January 19, 2022

A championship ‘connection’ you might overlook


            The Bulldog Nation—almost 100,000 strong—was shivering on Saturday. Shivering from the icy winds. Shivering from the excitement of UGA, beating Alabama, 33-18, and bringing home the national championship trophy. The 41-year wait to bark with this much joy is over.

Woof, woof!

Standing before a nearly packed Sanford Stadium, Coach Kirby Smart said one word defined the difference between his 2021 team and all others. He told the red-and-black-clad crowd that the defining word was “connection.” I like that. And when Georgia whipped Michigan’s Wolverines, you didn’t see Bulldogs doing cartwheels in the Orange Bowl. Instead, the team’s connectivity and its focus lasered on the ultimate challenge, the Crimson Tide.

                As members of the 1980 championship team hoisted the 2021 flag over Dooley Field at Sanford Stadium, another thought of “connection” came to mind. There’s a common denominator in the 1980 and 2021 national championship teams. It’s a town, 210 miles south of Athens. One route is down Hwy. 15—through Herschel Walker and Loran Smith’s hometown of Wrightsville—to Baxley. At the courthouse, turn left on U.S. 341 and split the pines, 30 miles to Jesup.

                What does that Southeast Georgia community, my hometown, have to do with the Bulldogs’ winning two national championships? Plenty, if you consider how these dots from 1980 connect to 2021.

                One play in 1980 bought the Dawgs a first-class ticket to the Sugar Bowl. Can you hear Larry Munson, in Jacksonville, gasp and growl, “You gave up … I did, too?” That was after Buck Belue “was in trouble” and put the pigskin into the hands of No. 24, who outran 11 orange-and-blue Gators to the end zone. Not far behind Lindsay Scott was his coach, Vince Dooley, racing down the sideline, on his way to New Orleans.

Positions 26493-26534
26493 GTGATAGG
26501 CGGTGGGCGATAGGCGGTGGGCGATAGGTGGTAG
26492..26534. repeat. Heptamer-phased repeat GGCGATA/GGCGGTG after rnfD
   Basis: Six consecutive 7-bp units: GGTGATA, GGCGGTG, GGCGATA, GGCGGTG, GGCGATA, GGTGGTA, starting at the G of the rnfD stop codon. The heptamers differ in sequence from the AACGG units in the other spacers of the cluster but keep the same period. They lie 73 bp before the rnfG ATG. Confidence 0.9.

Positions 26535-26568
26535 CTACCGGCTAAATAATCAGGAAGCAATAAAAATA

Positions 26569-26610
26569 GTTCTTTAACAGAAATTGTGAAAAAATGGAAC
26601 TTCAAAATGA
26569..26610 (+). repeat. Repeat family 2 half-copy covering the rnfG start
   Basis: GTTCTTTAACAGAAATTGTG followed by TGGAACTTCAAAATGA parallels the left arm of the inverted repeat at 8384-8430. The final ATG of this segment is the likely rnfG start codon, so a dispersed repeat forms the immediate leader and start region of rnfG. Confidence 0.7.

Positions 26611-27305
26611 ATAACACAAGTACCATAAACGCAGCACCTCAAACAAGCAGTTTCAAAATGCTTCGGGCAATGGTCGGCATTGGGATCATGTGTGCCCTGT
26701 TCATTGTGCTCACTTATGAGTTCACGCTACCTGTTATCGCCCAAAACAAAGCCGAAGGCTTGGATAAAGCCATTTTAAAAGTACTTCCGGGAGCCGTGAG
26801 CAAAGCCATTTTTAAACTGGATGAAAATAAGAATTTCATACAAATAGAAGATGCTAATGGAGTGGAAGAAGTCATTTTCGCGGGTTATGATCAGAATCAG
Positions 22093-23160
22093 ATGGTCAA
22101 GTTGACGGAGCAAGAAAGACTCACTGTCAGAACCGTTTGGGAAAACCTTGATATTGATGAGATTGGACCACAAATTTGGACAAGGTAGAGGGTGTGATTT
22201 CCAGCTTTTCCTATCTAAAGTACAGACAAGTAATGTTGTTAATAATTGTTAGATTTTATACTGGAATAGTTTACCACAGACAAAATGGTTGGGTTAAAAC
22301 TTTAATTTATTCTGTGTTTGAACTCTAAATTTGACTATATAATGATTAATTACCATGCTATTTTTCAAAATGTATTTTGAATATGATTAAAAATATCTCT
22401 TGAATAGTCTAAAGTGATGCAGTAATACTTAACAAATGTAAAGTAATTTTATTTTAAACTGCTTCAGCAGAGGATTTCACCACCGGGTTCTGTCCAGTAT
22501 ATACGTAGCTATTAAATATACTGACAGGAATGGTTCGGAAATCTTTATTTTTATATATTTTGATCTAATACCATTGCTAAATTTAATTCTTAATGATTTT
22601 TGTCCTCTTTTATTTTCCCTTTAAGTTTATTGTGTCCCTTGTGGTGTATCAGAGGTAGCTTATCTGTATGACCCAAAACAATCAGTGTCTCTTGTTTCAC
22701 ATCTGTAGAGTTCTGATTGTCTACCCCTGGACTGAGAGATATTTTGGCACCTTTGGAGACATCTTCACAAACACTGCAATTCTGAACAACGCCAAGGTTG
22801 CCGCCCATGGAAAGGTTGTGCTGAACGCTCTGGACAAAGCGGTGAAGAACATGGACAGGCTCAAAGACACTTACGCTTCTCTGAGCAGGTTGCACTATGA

Without that “run, Lindsay, run” play, there’d be no 1980 championship flag flapping over Sanford Stadium. Herschel leapt into the Notre Dame Fighting Irish’s end zone, but it was Jesup-born Lindsay who raced into UGA’s history books. Many call it the greatest Bulldog play ever. We should bark our gratitude for Raymond and Johnnie Mae Scott, whose son, Lindsay, laid down his trumpet in the ninth grade and laced on a pair of Wayne County Yellow Jackets football cleats.  

Then there’s another set of Jesup parents, Buddy and Jayne Bennett, whose children are Rick, Jan, John, William and Stetson III. See where I’m headed? But first, let’s talk about Buddy, the scrambling quarterback, who led the Jesup Yellow Jackets to a 1954 state championship.

Buddy took his cleats to Deland, Florida. to play for Stetson University. After his first season, the school ditched football. Buddy sat out a year with a concussion. From Jesup, he hitchhiked to the University of South Carolina.

In Columbia, Buddy was deep on the depth chart. In his senior year—when the starting quarterback went down—Buddy came off the bench to commandeer his team to win three of its last four games and lead the Gamecocks in rushing. Sounds familiar, huh?

Buddy died in 2016, but his grandson Stetson Bennett IV proved his granddaddy’s gridiron DNA was “alive,” as he earned offensive MVP trophies in both the Orange Bowl and the national championship game. He didn’t win those games by himself, but his leadership and skills connected with his teammates.

Blackshear claims Stet IV as its own, but the superstar’s roots—just like Lindsay Scott’s—are deep in Jesup soil.

Coach Smart is right. Connection made the difference with his Number 1 team.

And I couldn’t overlook the “connection” between Jesup and the 1980 and 2021 national championship Bulldogs.

Woof, woof!